Iraq's Abadi warns reform process 'will not be easy'

Iraq's Abadi warns reform process 'will not be easy'
A day after Iraq parliament voted to transform ruling system, Iraq PM on Wednesday warned of a difficult road ahead before the proposed reforms are entrenched.
2 min read
12 August, 2015
Abadi is trying to manage expectations in Iraq. [Anadolu]

Implementing reforms to curb graft and streamline the government "will not be easy," and corrupt people will fight to hold back change, Iraqi Prime Minister Haider al-Abadi said Wednesday. 

This was Abadi's first effort to manage expectations for the reform programme he rolled out Sunday in response to widespread public anger over corruption and poor services.

"The process will not be easy; it will be painful. The corrupt will not sit by without lifting a finger," Abadi said in

     They will try to sabotage each step we take.

televised remarks a day after parliament signed off on his proposed measures. 

Those who have "interests and privileges will defend their privileges and interests, and some of them will even fight for them," he said.

"They will try to sabotage each step we take". 

The premier also said that, while some want him to make "unrealistic demands," he "will not demand anything that cannot be implemented." 

The anti-corruption drive will be carried out without favour, including within his party, Abadi said. 

"If there is a corrupt person in my party, I am against them, and if there is a good person in the party of my enemy, I am with him," he said.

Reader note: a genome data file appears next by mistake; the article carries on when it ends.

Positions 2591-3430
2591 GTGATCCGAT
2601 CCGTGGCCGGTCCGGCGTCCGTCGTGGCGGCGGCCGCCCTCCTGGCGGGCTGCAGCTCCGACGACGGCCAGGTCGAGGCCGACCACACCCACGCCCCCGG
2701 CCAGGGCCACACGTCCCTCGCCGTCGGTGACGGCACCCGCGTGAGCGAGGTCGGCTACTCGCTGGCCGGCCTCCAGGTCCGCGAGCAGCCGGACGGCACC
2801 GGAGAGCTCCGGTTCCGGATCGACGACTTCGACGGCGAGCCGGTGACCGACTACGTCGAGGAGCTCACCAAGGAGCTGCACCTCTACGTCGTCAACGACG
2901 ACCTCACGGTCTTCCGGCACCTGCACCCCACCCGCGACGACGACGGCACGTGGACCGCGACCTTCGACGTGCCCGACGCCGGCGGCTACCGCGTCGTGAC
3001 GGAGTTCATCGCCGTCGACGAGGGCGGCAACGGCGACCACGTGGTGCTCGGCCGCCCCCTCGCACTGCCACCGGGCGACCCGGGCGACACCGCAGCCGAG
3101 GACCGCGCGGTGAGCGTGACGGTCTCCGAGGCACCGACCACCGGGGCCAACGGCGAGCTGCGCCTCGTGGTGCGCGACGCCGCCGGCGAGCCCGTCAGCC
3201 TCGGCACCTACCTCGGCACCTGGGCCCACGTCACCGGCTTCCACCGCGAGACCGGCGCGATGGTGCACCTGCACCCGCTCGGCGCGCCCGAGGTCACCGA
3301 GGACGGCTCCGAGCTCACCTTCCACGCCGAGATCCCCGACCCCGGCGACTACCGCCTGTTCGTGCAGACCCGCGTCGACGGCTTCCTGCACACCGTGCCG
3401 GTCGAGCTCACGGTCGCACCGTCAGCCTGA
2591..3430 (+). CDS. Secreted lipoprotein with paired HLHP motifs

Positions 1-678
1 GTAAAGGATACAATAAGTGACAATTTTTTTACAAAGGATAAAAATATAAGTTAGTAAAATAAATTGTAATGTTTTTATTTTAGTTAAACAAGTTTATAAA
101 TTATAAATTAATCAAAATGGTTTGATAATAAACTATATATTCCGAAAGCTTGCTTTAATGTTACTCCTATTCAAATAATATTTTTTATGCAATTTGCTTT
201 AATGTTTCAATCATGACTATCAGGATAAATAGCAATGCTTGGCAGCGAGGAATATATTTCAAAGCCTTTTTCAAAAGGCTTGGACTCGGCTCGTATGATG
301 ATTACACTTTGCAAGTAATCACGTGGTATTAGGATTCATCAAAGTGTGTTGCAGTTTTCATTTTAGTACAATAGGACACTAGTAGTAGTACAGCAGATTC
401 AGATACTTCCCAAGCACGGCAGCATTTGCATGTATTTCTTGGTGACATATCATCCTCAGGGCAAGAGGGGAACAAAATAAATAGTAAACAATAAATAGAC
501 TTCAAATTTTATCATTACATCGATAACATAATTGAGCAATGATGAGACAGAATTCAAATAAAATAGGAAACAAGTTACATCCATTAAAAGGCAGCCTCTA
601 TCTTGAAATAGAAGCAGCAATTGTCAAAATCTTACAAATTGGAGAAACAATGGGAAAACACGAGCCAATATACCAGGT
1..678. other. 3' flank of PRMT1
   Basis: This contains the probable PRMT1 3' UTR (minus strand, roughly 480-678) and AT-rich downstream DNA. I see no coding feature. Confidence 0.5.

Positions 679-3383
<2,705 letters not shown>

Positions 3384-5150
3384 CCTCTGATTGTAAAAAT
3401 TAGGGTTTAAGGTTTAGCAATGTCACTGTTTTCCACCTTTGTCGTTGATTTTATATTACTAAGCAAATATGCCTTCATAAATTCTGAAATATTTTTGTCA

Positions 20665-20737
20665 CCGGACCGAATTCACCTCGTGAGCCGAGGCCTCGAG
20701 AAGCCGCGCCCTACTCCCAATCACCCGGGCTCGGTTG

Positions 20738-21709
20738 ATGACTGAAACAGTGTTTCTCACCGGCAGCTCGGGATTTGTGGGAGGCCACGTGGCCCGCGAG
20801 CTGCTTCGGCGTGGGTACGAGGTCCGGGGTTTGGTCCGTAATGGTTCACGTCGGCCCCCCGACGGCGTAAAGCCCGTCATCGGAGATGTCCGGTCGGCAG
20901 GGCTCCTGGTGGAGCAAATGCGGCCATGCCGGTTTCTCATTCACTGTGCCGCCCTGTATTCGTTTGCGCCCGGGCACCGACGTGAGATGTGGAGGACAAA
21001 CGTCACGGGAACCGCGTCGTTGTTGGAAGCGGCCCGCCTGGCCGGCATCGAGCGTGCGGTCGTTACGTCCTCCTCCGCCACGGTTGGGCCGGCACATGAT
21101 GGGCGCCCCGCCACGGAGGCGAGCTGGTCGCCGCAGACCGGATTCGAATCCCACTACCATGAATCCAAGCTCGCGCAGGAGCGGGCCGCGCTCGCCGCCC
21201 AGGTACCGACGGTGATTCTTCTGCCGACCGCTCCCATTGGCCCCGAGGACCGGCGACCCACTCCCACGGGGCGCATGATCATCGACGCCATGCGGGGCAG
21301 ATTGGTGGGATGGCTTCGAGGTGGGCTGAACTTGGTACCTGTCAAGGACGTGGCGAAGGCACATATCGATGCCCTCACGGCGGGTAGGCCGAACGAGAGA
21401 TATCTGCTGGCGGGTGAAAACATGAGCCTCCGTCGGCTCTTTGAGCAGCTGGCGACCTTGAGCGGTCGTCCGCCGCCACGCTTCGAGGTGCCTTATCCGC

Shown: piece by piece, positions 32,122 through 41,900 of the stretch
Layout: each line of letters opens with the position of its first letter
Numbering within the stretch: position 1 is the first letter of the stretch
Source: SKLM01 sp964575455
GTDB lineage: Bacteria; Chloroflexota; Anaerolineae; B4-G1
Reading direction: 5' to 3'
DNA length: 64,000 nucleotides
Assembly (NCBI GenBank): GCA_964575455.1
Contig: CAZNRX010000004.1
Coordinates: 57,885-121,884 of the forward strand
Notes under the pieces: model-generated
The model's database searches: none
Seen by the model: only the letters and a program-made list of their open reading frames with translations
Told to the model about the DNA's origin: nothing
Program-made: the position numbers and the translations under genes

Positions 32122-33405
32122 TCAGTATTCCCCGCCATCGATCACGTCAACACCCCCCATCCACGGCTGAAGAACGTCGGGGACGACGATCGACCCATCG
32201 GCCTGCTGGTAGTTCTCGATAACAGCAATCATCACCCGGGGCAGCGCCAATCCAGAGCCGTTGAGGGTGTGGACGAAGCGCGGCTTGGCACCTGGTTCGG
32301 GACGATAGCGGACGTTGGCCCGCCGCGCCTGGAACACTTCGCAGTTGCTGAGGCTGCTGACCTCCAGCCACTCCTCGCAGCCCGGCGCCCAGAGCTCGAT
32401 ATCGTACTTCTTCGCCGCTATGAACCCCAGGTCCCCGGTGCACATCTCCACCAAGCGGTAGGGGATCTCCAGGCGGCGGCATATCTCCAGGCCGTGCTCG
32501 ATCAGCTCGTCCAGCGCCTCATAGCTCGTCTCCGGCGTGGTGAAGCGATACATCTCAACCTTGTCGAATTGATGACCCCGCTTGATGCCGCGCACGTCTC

Amid a major heatwave that has seen temperatures top 50 degrees Celsius (120 degrees Fahrenheit), protesters have railed against the poor quality of services, especially power outages that leave just a few hours of government-supplied electricity per day. 

Thousands of people have turned out in Baghdad and cities in the Shia south to vent their anger, pressure the authorities to make changes. 

Their demands were given a boost on Friday when top Shia cleric Grand Ayatollah Ali al-Sistani, who is revered by millions, called for Abadi to take "drastic measures" against corruption, saying the "minor steps" he had announced were not enough. 

Various parties and politicians have sought to align themselves with the protesters in order to benefit from the movement and mitigate the risk to themselves. 

Even with popular support for change, the entrenched nature of corruption and the fact that parties across the political spectrum benefit from it will make any efforts extremely difficult.